Food is a measure of how countries respond to crises from access to pricing to shortages.
Food is essential to survival. It is also essential to identity. During times of national crisis like the coronavirus pandemic and in the historical landscape, food issues become prominent.
Long lines of masked shoppers wait to shop for groceries in Toronto on April 9, 2020.
THE CANADIAN PRESS/Frank Gunn
Canada's food system has bent but not broken in the face of unprecedented demand during the COVID-19 pandemic. We will continue to have enough food available.
A tattoo parlour in Toronto remains closed during the COVID-19 pandemic.
Businesses are struggling in these difficult times — but there is a shimmer of hope in the incredible creativity, ingenuity and resilience that we see from around the globe.
Self-isolating may mean many Canadians will be forced to spend more time in the kitchen, a place that’s been foreign to most millennials, according to a new survey.
One positive thing coming out of pandemic-related self-isolation could be that people will spend more time in their kitchens, a place where fewer Canadians have ventured in recent years.
An entire section of meat and poultry is left empty after panicked shoppers swept through in fear of the coronavirus at a grocery store in Burbank, Calif. on March 14, 2020.
(AP Photo/Richard Vogel)
COVID-19 is showing us we must work collectively to put resilience alongside efficiency as the primary drivers for the systems we depend upon each and every day for food.
The ecological impact of buying from your sofa.
Animal protein only: Meat producers want to keep the m-word off of alternative meat products.
Meat producers are lobbying in many states to keep the word 'meat' off labels of plant-based products like the Impossible Burger. But this may not clarify shoppers' choices.
Clothing racks won’t be going away anytime soon.
AP Photo/Wilfredo Lee
A retail expert explains why brick-and-mortar brands will continue to thrive in the age of e-commerce.
Online distractions come at a considerable cost when you're out for groceries.
The one-person household is one of the fastest growing demographics in our country.
By 2025, Canada’s population could include five million people who live alone. Those who live alone tend to cook less, but the food industry has plans for them.
The Canadian government recently approved the sale of genetically modified golden rice that’s fortified with Vitamin A. It’s an example of a GM food that directly benefits consumers.
Why are consumers so reluctant to embrace genetically modified foods? A new study suggests agricultural biotech companies are failing to show consumers a personal benefit to buying GM foods.
U.S. President Donald Trump left the recent G7 summit in a fury about Justin Trudeau and vowing an escalated trade war. Canadians are responding by going Trump-free at the grocery stores – but it will likely be short-lived.
(AP Photo/Evan Vucci)
Every now and then, Canadians will take a stand against the U.S. by choosing Canadian items over American ones at the grocery store. Unless they cost more -- and most often, they do.
You’re not imagining things. The quantities of packaged foods really are shrinking as food manufacturers try to avoid hiking prices. Shrinkflation however is beginning to irritate consumers who feel they’re being cheated.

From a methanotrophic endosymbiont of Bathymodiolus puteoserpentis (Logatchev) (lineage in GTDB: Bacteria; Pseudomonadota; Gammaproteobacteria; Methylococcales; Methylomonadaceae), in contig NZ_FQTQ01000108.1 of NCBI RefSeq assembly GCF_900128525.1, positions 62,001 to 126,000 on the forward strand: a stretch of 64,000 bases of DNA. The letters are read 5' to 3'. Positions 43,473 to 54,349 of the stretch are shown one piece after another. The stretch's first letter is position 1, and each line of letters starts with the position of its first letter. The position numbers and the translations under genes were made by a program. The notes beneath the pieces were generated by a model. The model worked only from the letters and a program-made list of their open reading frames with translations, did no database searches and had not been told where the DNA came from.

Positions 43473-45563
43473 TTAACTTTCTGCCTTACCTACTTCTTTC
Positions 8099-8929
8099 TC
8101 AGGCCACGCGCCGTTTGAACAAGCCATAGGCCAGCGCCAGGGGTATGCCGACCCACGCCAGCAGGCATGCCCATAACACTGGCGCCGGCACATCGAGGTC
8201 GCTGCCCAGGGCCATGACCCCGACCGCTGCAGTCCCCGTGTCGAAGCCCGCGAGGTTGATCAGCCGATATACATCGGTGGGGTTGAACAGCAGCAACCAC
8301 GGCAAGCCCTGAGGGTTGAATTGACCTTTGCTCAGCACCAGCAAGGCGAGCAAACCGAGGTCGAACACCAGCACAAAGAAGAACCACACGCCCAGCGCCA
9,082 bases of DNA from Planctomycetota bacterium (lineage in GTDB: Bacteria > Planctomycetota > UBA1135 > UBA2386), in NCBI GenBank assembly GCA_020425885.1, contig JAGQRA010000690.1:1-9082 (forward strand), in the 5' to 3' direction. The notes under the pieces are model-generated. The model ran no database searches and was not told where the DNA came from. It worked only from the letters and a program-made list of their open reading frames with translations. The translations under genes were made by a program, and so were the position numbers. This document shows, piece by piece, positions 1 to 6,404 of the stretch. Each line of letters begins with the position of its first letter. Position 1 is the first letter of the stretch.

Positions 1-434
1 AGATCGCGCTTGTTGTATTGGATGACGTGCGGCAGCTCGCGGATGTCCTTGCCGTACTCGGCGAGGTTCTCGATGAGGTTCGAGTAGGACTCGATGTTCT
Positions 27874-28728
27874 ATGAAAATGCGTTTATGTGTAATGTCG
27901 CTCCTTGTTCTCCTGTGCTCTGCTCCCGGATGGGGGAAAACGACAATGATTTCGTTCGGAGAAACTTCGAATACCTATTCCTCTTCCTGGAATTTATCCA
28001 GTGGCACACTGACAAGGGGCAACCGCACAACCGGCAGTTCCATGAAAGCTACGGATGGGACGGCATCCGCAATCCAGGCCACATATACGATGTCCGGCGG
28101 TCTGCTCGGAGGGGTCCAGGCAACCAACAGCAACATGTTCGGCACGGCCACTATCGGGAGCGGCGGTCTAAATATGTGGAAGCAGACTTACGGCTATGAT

Canadians are bargain-hunters when it comes to food, and so food manufacturers try to keep prices low. But does that mean they should engage in 'shrinkflation?'
Empty grocery stores could be a sign of the future as grocery stores struggle to make profits and consumer preferences for more choice and services, including online shopping, evolve.
Canada's bricks-and-mortar grocery stores are in trouble due to stagnant food prices and changing consumer preferences. More grocery store closures are likely on the horizon.
The Loblaws bread price-fixing scandal may have eroded public trust in the company, but will it truly hurt the grocery giant in the long run? Galen G. Weston, executive president and chairman of Loblaw Ltd., is seen in this 2016 photo.
THE CANADIAN PRESS/Fred Thornhill
Loblaws' reputation has taken a hit following the bread price-fixing scandal. But will it do prolonged damage to Canada's biggest grocery chain?
Fruit and vegetables department at Whole Foods Market.
In 2017 the US retail giant Amazon spent nearly $14 billion to acquire the Whole Foods Market grocery chain. What are the motivations behind this acquisition and who will be the winners and losers?
An Amazon worker loads a bag of groceries into a customer’s car trunk at an AmazonFresh Pickup location in Seattle in March 2017. Amazon hopes to offer the service to its Prime customers soon and promises crews will deliver items to cars in as little as 15 minutes after orders are placed. Loblaw is preparing for Amazon to introduce similar services in Canada.
(AP Photo/Elaine Thompson)
Loblaw is playing defence against Amazon, the boogeyman of retailing. But if Canadian grocers went on the offensive, they'd be able to deliver much more than food to Canadian homes.
Canadian grocery chains are recognizing the potential for growth in online shopping and delivery, but Canadians are slow to embrace the service.
Online grocery shopping is a potential growth area for Canadian grocery chains. Yet Canadians are proving to be lukewarm about buying groceries online, preferring to shop in stores.
“Grocerant” is a new term that describes what smart grocery stores are becoming – a place for shoppers not only to stock up on essentials, but also to buy high quality prepared meals that can be taken home or eaten on site.
The “grocerant” model is going mainstream, and it’s not just because of millennials. A wide swath of consumers from different demographics are demanding the convenience of a grocery store/restaurant.